The General Principles of Corporate Social Responsibility That Should Be Exercised by the Managers
Here some of the General Principles of Corporate Social Responsibility that should be exercised by the managers: 1. Corporations are economics institutions run for profit. This are their main responsibility, they are oriented to the financial incentives, and not in the term that have to be able to meet the social objectives without financial incentives.
In this case GE in the Jack Welch Era able to meet its primary economic responsibility to the society, as an evidence, GE able to generated high profit, Welch has managed to achieve the main goal for organizations which is profit …show more content…
The other case is GE also failed to show his responsibility to bring the welfare to its retirees. Welch denied the request of the increment of the pensions and the benefits for the retirees, even though the company has so much money, because during that time GE was highly profitable. During Welch time GE hold a reputation among the labor force as the “race to the bottom” company, that offered lowest wages, lowest benefit levels, and has the most intolerant working conditions. It shows that Welch only care about the advantages for the business but not for creating the CSR of the company policies that would be more employees friendly. 7. Corporate behavior must comply with norms in an underlying social contract.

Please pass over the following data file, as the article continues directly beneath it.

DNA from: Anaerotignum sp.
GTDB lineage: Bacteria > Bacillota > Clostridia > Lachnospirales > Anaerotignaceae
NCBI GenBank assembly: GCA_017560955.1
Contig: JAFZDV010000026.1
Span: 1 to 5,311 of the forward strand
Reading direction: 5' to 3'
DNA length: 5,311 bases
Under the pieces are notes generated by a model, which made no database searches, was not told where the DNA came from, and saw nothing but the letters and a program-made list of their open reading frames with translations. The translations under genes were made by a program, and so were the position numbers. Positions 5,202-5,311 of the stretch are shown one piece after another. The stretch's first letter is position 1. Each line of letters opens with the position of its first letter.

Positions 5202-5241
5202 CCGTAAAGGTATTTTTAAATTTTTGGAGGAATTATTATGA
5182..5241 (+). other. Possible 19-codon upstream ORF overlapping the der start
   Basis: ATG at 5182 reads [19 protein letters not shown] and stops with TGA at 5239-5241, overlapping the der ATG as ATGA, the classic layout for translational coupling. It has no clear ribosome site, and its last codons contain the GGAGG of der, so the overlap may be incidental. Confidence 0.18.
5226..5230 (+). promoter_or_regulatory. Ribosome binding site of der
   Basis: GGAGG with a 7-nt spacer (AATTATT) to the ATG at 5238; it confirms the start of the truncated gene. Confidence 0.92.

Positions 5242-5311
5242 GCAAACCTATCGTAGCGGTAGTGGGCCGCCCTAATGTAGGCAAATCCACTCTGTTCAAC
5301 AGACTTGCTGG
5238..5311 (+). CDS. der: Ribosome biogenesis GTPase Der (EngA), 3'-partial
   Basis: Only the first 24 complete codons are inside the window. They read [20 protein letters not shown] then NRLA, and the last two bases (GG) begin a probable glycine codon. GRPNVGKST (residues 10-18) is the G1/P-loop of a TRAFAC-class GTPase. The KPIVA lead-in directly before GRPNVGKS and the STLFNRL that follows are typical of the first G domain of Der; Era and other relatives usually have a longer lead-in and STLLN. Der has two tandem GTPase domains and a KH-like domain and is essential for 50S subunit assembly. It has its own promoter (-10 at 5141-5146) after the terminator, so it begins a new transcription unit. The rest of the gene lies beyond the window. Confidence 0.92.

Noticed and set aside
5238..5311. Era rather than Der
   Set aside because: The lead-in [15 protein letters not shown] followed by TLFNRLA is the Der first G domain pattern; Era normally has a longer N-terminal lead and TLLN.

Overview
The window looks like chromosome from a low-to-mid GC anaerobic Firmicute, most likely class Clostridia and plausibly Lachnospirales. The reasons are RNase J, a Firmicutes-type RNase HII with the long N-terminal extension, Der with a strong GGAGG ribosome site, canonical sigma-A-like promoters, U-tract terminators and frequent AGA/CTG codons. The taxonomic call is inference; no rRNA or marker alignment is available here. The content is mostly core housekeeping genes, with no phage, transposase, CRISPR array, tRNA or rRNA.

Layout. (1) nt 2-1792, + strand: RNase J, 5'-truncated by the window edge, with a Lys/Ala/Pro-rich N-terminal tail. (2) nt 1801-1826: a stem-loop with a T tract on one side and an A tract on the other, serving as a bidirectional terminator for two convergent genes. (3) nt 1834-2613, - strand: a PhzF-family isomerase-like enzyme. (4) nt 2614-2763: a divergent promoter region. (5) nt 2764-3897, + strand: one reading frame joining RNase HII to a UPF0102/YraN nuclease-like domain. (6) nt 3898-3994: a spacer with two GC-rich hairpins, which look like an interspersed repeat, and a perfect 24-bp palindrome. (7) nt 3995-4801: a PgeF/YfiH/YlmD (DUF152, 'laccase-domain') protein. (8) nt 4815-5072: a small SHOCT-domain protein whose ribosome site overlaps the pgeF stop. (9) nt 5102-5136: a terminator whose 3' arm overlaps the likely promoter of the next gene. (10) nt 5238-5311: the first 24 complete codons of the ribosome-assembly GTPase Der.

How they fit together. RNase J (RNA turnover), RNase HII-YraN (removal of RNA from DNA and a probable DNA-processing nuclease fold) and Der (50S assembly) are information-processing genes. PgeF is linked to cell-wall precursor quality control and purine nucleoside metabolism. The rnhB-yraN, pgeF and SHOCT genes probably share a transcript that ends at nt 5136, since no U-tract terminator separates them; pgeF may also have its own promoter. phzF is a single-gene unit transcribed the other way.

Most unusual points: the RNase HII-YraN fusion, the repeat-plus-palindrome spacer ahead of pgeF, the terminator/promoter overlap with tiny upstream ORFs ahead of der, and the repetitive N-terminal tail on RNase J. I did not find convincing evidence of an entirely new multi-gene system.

A social contract between organization and company might be something unwritten, but the things that GE should have to realize that there is many written agenda that GE could apply on how the business can play their role ethically to the society beside to create economic goals for company, it was something that GE failed to exercise.
So Generally It can be conclude that GE during Jack Welch era are failed to comply with all the general principles of social responsibilities, it seemed that only one from the seven principles explained above that he able to managed, which is the economic goals for the company only.
Q4. What are the pros and cons of ranking shareholders over employees and other stakeholders? Is it wrong to see employees